Researchers at Intel, RTI International of North Carolina, and Arizona State University are working on ultrathin refrigerators for microprocessors. The technology uses a thermoelectric cooler and can target hot spots on chips, saving power and space. The work illustrates for the first time that it's possible to integrate thermoelectric material into chip packaging, making the technology more practical than ever before.
"People have been talking about using high-efficiency thermoelectric materials for cooling hot spots on chips for years," says Intel manager Ravi Prasher. He says that part of the reason he and his colleagues were able to succeed is because they used a material that has shown exceptional thermal properties, and they relied on Intel's knowledge of chip packaging to build an integrated thermoelectric system that was engineered to fit within the confines of a chip's housing.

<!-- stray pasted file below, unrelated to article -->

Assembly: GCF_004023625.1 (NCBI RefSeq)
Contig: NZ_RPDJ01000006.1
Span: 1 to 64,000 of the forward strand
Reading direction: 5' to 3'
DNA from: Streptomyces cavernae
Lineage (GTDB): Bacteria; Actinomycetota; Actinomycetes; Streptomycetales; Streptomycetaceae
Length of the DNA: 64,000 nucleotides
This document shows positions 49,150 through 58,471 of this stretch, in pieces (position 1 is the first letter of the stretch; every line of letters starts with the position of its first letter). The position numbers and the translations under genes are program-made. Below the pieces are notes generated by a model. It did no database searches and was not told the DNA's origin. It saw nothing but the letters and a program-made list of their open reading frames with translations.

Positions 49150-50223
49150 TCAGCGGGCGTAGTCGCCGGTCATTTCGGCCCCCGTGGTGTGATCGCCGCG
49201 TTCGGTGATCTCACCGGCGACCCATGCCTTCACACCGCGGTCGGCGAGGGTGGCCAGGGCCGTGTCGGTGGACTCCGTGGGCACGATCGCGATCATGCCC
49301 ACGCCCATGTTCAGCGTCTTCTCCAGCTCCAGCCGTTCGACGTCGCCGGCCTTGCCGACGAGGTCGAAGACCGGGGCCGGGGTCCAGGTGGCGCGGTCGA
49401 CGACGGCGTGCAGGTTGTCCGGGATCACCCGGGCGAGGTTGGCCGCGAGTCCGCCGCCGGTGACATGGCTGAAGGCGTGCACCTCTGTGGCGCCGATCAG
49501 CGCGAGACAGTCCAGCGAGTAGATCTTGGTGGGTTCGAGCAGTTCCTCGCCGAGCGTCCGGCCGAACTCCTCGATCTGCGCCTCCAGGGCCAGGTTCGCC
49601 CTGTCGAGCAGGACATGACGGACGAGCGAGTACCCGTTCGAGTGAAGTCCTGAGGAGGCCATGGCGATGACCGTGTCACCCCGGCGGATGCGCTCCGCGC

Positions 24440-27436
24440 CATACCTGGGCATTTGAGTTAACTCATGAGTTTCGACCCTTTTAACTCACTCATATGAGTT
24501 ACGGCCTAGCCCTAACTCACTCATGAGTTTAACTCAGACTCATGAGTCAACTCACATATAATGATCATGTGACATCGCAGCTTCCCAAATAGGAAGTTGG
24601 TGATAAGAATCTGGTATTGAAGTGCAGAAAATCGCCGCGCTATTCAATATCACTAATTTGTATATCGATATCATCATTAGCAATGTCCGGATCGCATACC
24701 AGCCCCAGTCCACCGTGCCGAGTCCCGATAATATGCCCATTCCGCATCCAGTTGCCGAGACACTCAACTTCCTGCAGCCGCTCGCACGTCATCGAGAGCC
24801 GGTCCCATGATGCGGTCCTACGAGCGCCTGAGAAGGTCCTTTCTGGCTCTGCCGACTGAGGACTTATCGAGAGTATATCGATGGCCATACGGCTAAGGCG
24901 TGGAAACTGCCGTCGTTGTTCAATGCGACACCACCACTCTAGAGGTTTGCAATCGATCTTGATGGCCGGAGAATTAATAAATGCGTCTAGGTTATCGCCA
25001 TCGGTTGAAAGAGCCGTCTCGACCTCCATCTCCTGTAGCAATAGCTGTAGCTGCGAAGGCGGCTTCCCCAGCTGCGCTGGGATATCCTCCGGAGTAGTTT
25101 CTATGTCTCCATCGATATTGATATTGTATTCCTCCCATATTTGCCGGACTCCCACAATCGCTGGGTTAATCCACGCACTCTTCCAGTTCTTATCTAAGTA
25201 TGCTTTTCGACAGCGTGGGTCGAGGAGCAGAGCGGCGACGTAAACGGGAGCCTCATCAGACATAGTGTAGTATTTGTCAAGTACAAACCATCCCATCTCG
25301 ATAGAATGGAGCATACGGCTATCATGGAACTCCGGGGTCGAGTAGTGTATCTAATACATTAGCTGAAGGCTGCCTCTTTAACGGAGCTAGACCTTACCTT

To put the microrefrigerator in the chip package, the engineers integrated the cooler onto a square of copper, just like the type that's already used in chip packaging to disperse heat. Usually this piece of copper is in close contact with the chip, but the researchers put the 0.4-millimeter-square cooler in between the chip and the copper. When the microrefrigerator was turned on, it cooled a localized region on the chip by about 15 °C. This is significant, says Venkatasubramanian, because generally speaking, for each five-degree increase in chip temperature, there is a marked decrease in reliability and performance of a chip. In the demonstration, the researchers only used one microrefrigerating unit but foresee using three or four per chip, to cover the hottest areas.